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Driving Health Hazards
by Linda Mackenzie C.H.T., Ph.D. (c)

Did you know that there are health hazards in driving? I'm not talking about accidents. I'm talking about the stress placed on your mind and body that occurs with road rage, eye fatigue and nightblindness, and road fatigue. Here is some information on these health hazards:

All over America drivers are being punished by road rage. This compounds the problem by producing road rage in the attacked driver. Road rage retaliation tactics run from yelling and inappropriate gestures to deliberate braking and using a car as a weapon. There have even been reports of physical fights and death by shooting. According to the AAA Foundation for Traffic Safety, violent incidents between drivers have increased 51% since 1990. It is so much of a problem, that at least nine states have considered raising penalties for aggressive drivers and insurance companies are devising ways to deny aggressive drivers insurance. The results of road rage include making driving uncomfortable, impeding traffic flow, creating traffic jams and accidents.

The cause of road rage can be found within four levels of stress (environmental, nutritional, emotional and physical) that affect how we, look, think and feel. Some of the possible factors involved are:

Environmental Stress:
- too much traffic
- inadequate lanes and highways
- too many accidents
- traffic jams.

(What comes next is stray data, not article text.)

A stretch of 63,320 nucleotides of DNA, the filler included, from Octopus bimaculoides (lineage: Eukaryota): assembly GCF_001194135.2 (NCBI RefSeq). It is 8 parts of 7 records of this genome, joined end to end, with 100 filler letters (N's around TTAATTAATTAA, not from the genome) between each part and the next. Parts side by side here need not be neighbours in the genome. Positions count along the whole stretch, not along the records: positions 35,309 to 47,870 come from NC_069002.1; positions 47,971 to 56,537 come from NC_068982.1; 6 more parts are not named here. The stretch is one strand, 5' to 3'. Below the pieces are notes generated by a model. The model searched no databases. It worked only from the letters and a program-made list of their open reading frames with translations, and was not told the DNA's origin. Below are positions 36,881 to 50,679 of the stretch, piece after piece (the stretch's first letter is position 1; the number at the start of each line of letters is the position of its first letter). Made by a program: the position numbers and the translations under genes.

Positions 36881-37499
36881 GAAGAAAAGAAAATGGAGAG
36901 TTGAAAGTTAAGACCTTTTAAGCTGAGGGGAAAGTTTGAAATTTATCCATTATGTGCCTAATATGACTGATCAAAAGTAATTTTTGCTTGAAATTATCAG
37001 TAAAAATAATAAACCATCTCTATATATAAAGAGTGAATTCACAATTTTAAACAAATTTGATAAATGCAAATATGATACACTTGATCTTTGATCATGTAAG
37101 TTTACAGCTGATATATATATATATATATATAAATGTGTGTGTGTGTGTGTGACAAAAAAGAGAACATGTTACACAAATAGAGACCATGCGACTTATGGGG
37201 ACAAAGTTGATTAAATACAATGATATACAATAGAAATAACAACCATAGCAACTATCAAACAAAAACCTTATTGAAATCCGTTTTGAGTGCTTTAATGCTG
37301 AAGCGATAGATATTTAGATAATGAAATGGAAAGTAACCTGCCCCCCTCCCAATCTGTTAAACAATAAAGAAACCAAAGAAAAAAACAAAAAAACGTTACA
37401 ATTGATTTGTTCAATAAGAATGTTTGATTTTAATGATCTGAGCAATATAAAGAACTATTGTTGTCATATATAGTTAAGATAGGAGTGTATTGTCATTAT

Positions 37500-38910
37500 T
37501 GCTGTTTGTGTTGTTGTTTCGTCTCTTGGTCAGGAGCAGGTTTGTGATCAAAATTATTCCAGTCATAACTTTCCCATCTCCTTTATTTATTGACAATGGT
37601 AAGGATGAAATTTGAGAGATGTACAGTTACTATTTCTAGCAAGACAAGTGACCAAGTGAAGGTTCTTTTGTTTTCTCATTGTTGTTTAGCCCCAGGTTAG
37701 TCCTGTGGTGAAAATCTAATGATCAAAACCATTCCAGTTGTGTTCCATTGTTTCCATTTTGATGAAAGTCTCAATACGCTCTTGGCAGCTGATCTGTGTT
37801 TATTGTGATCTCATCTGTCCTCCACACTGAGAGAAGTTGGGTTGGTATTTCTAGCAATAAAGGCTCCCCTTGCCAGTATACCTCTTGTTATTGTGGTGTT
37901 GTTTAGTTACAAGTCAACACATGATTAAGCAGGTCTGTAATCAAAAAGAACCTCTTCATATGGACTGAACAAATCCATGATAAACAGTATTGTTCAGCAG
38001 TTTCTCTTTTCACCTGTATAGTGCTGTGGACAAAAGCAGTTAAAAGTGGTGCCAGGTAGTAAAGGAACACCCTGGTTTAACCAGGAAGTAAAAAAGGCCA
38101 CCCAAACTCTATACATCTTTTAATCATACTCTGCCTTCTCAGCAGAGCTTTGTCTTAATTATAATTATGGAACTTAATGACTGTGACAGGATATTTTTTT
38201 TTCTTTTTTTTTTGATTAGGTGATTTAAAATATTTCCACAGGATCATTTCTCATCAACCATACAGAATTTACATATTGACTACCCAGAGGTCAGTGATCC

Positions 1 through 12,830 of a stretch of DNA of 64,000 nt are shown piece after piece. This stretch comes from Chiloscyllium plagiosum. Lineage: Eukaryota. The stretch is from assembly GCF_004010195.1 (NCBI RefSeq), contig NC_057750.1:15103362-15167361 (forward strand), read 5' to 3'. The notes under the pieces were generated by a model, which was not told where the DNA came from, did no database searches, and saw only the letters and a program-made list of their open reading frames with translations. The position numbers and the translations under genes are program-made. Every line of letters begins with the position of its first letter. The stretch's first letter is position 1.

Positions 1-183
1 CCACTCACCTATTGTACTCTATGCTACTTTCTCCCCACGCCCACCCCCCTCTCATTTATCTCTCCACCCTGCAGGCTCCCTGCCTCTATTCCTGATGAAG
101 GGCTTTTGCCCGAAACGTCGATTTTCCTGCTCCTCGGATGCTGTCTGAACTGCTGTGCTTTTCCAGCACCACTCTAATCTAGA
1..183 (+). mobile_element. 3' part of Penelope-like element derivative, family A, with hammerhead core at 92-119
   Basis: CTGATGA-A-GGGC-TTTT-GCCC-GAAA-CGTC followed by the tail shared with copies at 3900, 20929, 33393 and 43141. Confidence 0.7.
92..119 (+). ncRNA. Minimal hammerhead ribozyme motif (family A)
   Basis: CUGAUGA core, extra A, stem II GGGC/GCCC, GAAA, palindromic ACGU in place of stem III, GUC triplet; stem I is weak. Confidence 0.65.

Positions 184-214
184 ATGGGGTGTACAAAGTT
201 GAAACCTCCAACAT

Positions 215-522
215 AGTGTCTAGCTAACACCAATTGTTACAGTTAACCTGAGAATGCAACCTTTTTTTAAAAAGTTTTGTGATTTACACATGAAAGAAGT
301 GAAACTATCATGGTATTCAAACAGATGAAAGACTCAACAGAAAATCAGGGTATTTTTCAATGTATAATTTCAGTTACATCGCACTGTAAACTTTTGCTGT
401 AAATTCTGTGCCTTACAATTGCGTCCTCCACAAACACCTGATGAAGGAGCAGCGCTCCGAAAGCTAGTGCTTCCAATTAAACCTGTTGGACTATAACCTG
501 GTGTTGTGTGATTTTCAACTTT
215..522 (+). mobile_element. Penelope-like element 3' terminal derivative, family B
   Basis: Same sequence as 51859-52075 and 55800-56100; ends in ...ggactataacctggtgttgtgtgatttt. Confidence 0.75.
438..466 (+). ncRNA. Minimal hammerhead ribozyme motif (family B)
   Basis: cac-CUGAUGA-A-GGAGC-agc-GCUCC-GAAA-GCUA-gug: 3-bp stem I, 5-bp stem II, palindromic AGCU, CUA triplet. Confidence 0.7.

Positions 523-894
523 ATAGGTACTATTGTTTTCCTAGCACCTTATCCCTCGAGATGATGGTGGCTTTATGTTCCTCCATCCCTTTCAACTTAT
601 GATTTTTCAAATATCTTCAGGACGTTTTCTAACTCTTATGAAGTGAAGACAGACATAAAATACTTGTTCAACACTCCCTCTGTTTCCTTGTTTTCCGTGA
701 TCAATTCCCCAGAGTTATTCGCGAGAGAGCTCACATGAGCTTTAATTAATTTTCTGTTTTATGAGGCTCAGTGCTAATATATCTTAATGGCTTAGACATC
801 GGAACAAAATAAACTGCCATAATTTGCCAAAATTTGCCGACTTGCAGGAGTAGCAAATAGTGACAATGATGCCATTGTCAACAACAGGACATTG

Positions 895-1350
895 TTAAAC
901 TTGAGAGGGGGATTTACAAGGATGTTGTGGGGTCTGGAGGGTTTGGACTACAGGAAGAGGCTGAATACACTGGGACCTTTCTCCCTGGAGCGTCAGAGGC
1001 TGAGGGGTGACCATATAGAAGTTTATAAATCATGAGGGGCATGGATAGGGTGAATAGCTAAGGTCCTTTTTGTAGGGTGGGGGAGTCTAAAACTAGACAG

- poisonous toxins emitted by cars (e.g., carbon monoxide and lead). People inhale these poisonous fumes on the road which affect the body and contributes to road rage.

Nutritional Stress
- improper/inadequate nutrients which affect proper working of the mind and body.
- poor diet which may cause nutrient deficiency
- too much sugar, artificial colorings, preservatives, alcohol, caffeine, msg which may cause body imbalance and irritability.

Physical Stress
- illness
- backaches
- headaches
- side effects of prescription, over the counter and recreational drugs that may have side effects of drowsiness which reduces alertness

Emotional Stress
- negative emotions (e.g., frustration, anger)
- watching and absorbing bad driving behavior from parents, movies, and commercials
- Increased stress in daily life. With too much stress people feel they are losing control. The car is a powerful obedient tool, associated with a driver's emotional ego, and sometimes status. The car gives the driver a direct way to control their environment so that they feel they are gaining some control over their lives.

Studies of people who experience road rage found there are particular factors that lead to road rage. These factors occur when another driver: uses swearing or name calling, comes to a rolling stop, speeds,
doesn't signal when changing lanes, makes an illegal turn, follows too closely, goes through a red light and
fails to yield.

Positive ways to handle road rage are:
- Use positive thought & action
- Remember people make mistakes. In human activity there is a 4-10% average chance of mistake.
- Practice safe driving
- Acquire a supportive driving philosophy
- Don't challenge aggressive drivers
- Avoid aggressive drivers and report them to your traffic authorities